Prehistoric creatures are really, really weird. From 'hell ants' with vertical mandibles to 'terror crocodiles' with banana-sized teeth, these ancient, unusual creatures have for decades kept scientists busy trying to figure out how the hell they lived. One mysterious animal is the Tanystropheus, an enormous reptile approximately 20-feet-long with a ridiculous 9-foot-long neck that looks more cumbersome than useful.
Scientists have wondered for years why a creature would evolve to have such a long neck, but a study published last week in the journal Current Biology has shed some light on how the Tanystropheus might have used its absurd gullet.
To learn more about how the Tanystropheus lived its life, the research team, led by paleontologist Stephan Spiekman, made CT scans of their fossils and created 3D models of them. This was no easy task, as many of their remains were smashed and mixed up like a puzzle. The team had to virtually reassemble Tanystropheus piece-by-piece.
"The power of CT scanning allows us to see details that are otherwise impossible to observe in fossils," Spiekman said in a press release. "From a strongly crushed skull we have been able to reconstruct an almost complete 3D skull, revealing crucial morphological details."
Those details included the location of Tanystropheus's nostrils on the top of its snout and the shape of its teeth — both hinting that the creature was a water-dwelling nightmare. It is “one of the most baffling animals that ever lived,” Spiekman told the New York Times.
"Tanystropheus looked like a stubby crocodile with a very, very long neck," said co-author and paleontologist Olivier Rieppel in the release. This actually made more sense to the scientists, who believe the neck would've been less bothersome to manage in the water than on land.
"That neck doesn't make sense in a terrestrial environment," Rieppel added. "It's just an awkward structure to carry around."
Based on its anatomy, the team hypothesized that Tanystropheus stayed in the murky shallows to snap up fish and squids floating by. Its stubby body didn't appear well-suited for swimming in deeper waters.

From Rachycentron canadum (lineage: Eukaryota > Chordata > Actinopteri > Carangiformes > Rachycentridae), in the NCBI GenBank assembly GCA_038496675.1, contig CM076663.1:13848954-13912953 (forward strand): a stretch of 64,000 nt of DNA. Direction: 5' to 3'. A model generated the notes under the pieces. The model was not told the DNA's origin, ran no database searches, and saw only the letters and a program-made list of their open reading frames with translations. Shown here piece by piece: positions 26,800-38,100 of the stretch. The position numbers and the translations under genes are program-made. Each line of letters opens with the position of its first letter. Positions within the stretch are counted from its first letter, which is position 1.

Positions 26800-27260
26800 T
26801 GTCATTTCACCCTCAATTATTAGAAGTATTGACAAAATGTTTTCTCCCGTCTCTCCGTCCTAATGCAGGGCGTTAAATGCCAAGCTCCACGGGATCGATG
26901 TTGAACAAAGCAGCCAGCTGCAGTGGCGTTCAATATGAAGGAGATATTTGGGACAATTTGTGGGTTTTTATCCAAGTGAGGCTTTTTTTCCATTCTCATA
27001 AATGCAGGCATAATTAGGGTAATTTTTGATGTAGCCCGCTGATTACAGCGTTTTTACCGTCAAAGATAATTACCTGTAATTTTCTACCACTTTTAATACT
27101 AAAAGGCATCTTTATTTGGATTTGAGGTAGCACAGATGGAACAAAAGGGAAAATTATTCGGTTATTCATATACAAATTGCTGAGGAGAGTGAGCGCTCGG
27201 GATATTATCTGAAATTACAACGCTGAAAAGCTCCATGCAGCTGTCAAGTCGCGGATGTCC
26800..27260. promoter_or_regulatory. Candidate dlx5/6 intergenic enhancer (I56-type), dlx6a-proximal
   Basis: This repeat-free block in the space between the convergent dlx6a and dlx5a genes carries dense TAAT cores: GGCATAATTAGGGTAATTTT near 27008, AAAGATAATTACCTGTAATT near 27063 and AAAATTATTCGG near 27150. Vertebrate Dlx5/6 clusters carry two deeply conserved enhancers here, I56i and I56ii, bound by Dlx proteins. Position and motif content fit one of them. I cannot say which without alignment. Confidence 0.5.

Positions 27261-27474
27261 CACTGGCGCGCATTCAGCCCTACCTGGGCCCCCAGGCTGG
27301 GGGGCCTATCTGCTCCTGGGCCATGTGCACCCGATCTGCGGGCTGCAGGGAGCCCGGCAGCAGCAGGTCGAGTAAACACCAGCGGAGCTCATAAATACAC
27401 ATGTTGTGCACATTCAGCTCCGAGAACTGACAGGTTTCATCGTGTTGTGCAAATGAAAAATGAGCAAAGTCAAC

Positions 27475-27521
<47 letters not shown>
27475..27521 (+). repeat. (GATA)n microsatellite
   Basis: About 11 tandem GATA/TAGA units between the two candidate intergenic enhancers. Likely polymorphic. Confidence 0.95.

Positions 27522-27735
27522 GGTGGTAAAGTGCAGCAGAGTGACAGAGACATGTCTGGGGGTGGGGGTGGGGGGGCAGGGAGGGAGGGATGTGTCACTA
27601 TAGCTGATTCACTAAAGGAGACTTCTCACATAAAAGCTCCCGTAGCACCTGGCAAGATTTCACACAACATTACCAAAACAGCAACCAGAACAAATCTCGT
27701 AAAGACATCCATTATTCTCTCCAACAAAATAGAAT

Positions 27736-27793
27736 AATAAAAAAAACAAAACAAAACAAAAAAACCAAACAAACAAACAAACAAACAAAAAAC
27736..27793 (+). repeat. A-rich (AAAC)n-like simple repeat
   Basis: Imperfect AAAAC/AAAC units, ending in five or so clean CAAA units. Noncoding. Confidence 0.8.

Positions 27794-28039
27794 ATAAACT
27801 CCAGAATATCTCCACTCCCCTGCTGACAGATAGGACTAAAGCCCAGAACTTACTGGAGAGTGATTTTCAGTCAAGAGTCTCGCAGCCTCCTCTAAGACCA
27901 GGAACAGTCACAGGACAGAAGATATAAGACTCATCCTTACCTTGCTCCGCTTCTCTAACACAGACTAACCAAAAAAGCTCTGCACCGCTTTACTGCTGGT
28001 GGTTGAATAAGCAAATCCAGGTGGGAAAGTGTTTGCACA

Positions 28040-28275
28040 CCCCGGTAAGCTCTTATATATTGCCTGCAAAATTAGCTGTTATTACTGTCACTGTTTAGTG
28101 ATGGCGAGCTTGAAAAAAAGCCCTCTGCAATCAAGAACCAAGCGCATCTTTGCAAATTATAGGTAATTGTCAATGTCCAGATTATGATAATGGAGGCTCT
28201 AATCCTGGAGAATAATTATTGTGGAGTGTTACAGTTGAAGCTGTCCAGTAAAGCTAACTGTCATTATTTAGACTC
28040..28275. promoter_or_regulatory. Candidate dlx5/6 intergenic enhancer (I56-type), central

"Even the most ocean-going crocodile today, the saltwater croc, generally stays close to the shore," Spiekman explained to SYFY Wire. "I would argue that the same case can be made for Tanystropheus. The long neck probably evolved after it started living at least partially in the water, and once this neck was so long, it didn't need to evolve flippers because it could already feed, breed, and stay out of trouble successfully enough."
The paleontologists made an additional fascinating discovery — that there were miniature versions of the Tanystropheus. This dwarf species was initially thought to be juveniles of the bigger types because of their similar anatomy, but CT scans revealed different teeth and mature bones. The smaller Tanystropheus had teeth that were better shaped for munching on softer water-dwellers, like shrimp, and necks that still helped them lunge for prey without moving much in the water. Both the large and small species managed to live and feed in the same area without competing against each other because they hunted different creatures.
It's an important distinction to make that can help scientists better understand how the Tanystropheus family evolved and branched off.
"The power of CT scanning allows us to see details that are otherwise impossible to observe in fossils," said Spiekman. "This is really remarkable, because we expected the bizarre neck of Tanystropheus to be specialized for a single task, like the neck of a giraffe. But actually, it allowed for several lifestyles. This completely changes the way we look at this animal."